# Mixed-model in R - Am I doing this right? Why is it always significant?

Here is my experiment: I evaluated the same individuals before applying treatment1, treatment2, a combination of both or none of them (pre_treatment_value); I then treated them as described before, and then evaluated them all 8 times after that (evaluation_number). I want to test whether or not there is an effect of any of of these treatments or of their interaction.

Can you confirm that I am using the right methodology to get some p-values to report:

library(lme4)

#simulating dataset
id <- rep(1:8,8)
evaluation_number <- rep(c(1:8), each=8)
treatment1 <- rep(c("t1","t1","t1","t1","control","control","control","control"),8)
treatment2 <- rep(c("t2","t2","control","control","control","control","t2","t2"),8)
dependant_variable <- rnorm(64,5,10)
pre_treatment_value <- rnorm(8,3,5)

evaluation_number

df <- as.data.frame(cbind(id,evaluation_number,treatment1,treatment2,dependant_variable,pre_treatment_value))
df$dependant_variable <- as.numeric(as.character(df$dependant_variable))
df$pre_treatment_value <- as.numeric(as.character(df$pre_treatment_value))

#analyses

mod1 <- lmer(dependant_variable ~
treatment1
+treatment2
+treatment1:evaluation_number
+treatment2:evaluation_number
+evaluation_number:treatment1:treatment2
+pre_treatment_value
+ (1|id),
data=df, REML=T)

mod2 <- lmer(dependant_variable ~
treatment1
+treatment2
+treatment1:evaluation_number
+treatment2:evaluation_number
+evaluation_number:treatment1:treatment2
+ (1|id),
data=df, REML=T)

mod3 <- lmer(dependant_variable ~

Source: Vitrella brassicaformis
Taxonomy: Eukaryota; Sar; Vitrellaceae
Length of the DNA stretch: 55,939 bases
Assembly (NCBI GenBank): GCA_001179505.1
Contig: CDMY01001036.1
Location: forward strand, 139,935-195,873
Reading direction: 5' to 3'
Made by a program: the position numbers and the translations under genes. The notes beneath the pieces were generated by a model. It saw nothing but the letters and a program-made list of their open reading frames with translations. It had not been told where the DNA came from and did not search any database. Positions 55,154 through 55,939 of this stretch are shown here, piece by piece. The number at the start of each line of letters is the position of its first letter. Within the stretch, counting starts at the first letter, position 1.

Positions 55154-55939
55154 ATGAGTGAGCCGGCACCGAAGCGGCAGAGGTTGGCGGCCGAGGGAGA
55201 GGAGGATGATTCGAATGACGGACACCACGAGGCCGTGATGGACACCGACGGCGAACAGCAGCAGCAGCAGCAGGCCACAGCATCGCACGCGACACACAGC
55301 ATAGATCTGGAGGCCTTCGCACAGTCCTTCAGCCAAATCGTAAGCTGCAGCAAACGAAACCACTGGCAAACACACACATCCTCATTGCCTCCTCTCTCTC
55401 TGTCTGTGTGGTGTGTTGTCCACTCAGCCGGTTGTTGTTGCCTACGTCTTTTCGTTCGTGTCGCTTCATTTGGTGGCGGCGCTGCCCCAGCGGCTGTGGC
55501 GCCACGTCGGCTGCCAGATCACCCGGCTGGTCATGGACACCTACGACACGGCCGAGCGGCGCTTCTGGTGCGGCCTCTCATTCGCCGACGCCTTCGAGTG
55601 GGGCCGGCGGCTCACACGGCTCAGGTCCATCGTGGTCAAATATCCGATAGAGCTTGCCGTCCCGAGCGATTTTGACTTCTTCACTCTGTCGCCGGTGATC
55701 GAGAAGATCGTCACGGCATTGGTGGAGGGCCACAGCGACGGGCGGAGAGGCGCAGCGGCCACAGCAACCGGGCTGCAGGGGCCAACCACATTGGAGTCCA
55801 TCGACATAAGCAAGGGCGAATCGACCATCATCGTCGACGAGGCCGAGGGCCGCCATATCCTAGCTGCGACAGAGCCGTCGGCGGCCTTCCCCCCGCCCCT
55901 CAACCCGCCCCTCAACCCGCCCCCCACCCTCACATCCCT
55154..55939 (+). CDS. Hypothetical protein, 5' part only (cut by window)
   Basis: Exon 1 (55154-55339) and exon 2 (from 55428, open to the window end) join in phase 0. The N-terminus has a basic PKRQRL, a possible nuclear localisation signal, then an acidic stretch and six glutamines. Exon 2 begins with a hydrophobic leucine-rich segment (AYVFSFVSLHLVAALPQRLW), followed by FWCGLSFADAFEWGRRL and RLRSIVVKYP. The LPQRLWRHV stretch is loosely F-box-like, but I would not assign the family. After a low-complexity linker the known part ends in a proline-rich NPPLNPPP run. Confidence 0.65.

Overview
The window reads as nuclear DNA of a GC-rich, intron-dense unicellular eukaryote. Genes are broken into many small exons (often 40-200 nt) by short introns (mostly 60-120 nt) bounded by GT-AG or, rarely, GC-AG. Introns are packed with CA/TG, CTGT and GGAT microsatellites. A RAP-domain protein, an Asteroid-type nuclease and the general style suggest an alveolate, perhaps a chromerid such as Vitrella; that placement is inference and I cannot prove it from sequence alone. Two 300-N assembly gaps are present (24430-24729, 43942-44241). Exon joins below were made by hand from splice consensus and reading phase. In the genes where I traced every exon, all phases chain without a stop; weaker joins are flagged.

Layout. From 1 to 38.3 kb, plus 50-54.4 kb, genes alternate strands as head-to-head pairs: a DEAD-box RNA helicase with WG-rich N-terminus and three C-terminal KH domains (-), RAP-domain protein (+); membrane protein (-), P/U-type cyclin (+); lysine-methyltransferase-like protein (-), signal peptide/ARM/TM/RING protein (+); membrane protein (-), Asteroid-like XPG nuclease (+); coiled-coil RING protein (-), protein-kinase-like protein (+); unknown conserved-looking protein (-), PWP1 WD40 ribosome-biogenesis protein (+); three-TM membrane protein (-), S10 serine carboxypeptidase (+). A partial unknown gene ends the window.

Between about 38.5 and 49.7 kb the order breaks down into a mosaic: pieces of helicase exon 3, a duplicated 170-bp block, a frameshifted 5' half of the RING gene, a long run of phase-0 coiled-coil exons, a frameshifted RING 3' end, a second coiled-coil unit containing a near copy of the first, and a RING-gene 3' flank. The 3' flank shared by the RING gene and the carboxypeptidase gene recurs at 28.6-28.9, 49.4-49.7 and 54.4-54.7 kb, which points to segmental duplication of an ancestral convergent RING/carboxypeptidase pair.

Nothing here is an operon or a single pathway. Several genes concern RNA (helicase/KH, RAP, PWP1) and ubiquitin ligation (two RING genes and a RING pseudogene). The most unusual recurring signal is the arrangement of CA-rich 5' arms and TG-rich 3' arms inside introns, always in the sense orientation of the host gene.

treatment1
+treatment2
+treatment1:evaluation_number
+treatment2:evaluation_number
+ (1|id),
data=df, REML=T)

mod4 <- lmer(dependant_variable ~
treatment1
+treatment2
+treatment1:evaluation_number
+ (1|id),
data=df, REML=T) ###and so on

anova(mod1,mod2,refit=F,test="Chisq")
anova(mod2,mod3,refit=F,test="Chisq")
anova(mod3,mod4,refit=F,test="Chisq") ###and so on


I noticed while simulating these results randomly that in almost every simulation I would get significant results. Either I am doing this wrong or this analysis is not conservative enough.

• You have a very common, but very bad bug in your code. as.numeric for factors does not do what most people think it does. For factors created from numeric values, as.numeric does not return the numeric values, but an internal representation. Running your example I get 12 for the first value, which becomes 31 after as.numeric (31st value after ordering numbers as strings). See cran.r-project.org/doc/FAQ/… and stackoverflow.com/questions/3418128/… – LiKao Jan 30 '18 at 10:06
• Thank you very much. I just checked my code and I only used as.numeric to create the repeatable dataset, my actual values were correctly included in the real model. – Nakx Jan 30 '18 at 10:20
• @LiKao actually I changed my code, also realized I should probably use data.frame(). – Nakx Jan 31 '18 at 0:00

The design of this analysis was hard to interpret and I finally considered 4 groups instead of three with an interaction.

My final analysis was a more classic ANCOVA:

mod1 <- lmer(dependant_variable ~
treatment*evaluation_number
+pre_treatment_value
+ (1|id),
data=df)


with "treatment" being a variable with four levels t1, t2, t1t2, control.

• I don't think that this code will run... And what do you mean by "a more classic ANCOVA"? – Stefan Jan 30 '18 at 16:56
• Instead of having the weird separate treatment design (t1 and t2 in two separate vectors that can interact together for some individuals) I consider it as another treatment t1t2. This issue was mostly that I couldn't understand whether the same levels would be used twice in the analysis or not by using two different vectors. With the new analysis, the results are coherent with what I observed and with my hypothesis and this analysis is much easier to interpret. I realized I wrote aov instead of lmer, is that why you think the code won't run? I edited the answer. – Nakx Jan 30 '18 at 23:51